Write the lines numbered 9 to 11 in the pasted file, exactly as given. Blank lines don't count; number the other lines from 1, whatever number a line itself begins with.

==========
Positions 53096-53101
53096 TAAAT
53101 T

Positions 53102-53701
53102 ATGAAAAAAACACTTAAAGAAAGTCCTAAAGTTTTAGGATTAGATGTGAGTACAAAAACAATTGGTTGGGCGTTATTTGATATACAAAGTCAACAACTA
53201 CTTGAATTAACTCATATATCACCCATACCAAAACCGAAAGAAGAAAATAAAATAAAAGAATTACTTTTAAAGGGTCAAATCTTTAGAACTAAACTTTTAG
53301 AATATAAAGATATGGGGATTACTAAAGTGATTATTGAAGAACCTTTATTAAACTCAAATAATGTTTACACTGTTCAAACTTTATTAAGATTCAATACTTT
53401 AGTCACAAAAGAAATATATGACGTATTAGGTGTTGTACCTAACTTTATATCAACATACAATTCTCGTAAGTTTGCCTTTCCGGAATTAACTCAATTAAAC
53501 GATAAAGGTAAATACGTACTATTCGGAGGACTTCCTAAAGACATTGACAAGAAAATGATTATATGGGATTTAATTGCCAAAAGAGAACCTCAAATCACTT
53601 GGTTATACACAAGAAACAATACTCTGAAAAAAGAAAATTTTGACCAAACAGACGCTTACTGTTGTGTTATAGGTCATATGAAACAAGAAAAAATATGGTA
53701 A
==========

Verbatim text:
53501 GATAAAGGTAAATACGTACTATTCGGAGGACTTCCTAAAGACATTGACAAGAAAATGATTATATGGGATTTAATTGCCAAAAGAGAACCTCAAATCACTT
53601 GGTTATACACAAGAAACAATACTCTGAAAAAAGAAAATTTTGACCAAACAGACGCTTACTGTTGTGTTATAGGTCATATGAAACAAGAAAAAATATGGTA
53701 A